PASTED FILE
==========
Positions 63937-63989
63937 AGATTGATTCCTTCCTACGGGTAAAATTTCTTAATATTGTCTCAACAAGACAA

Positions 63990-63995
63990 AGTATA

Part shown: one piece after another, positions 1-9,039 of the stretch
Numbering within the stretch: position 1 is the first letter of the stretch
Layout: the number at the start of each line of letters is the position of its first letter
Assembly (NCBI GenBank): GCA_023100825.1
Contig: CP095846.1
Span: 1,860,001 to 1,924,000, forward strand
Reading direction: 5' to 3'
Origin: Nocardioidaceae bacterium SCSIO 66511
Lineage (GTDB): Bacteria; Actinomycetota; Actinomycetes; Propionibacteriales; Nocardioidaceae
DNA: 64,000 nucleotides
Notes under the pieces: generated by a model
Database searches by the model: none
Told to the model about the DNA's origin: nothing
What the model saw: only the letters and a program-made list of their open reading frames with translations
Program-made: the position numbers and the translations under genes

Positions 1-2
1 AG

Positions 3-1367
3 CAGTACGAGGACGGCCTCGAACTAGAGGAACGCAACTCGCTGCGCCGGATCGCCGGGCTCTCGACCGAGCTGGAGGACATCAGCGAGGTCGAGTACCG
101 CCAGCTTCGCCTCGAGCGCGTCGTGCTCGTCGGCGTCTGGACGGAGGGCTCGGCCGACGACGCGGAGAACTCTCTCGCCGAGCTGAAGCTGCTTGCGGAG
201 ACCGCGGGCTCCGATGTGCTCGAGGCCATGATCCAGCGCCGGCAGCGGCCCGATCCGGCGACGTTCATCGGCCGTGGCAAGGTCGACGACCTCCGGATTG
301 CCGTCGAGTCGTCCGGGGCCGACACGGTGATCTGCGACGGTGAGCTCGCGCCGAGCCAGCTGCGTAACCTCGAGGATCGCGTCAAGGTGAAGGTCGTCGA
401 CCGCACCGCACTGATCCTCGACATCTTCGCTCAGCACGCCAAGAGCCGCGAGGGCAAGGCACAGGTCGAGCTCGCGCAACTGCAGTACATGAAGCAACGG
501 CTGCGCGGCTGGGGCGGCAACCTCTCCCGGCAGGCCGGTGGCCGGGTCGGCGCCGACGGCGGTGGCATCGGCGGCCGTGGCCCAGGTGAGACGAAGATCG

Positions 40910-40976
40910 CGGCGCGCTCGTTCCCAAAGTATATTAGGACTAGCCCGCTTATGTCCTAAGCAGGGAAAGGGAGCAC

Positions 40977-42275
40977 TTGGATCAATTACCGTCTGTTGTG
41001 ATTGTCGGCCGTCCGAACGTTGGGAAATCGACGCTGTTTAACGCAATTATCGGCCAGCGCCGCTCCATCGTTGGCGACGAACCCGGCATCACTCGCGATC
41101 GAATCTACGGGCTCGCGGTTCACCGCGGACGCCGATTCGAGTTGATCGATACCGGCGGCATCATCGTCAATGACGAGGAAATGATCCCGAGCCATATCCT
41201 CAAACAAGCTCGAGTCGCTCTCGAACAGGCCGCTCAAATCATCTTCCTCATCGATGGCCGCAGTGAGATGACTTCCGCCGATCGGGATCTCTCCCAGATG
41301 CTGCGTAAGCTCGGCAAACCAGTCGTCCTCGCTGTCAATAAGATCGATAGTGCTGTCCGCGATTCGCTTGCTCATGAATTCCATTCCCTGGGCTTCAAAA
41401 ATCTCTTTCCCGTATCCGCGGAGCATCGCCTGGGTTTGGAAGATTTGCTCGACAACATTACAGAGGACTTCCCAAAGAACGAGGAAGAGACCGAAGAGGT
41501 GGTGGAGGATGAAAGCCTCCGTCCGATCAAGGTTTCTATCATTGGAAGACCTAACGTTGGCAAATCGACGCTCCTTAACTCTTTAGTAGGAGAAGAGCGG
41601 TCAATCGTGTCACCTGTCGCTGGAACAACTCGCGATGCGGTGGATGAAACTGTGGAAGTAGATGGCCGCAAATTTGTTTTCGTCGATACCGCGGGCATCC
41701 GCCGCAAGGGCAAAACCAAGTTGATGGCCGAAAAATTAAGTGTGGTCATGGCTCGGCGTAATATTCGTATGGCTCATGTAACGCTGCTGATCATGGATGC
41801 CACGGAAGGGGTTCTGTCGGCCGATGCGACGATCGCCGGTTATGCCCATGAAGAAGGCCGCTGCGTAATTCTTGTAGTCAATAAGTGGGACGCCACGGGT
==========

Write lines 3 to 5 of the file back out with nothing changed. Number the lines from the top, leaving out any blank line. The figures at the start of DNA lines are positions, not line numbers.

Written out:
Positions 63990-63995
63990 AGTATA

Part shown: one piece after another, positions 1-9,039 of the stretch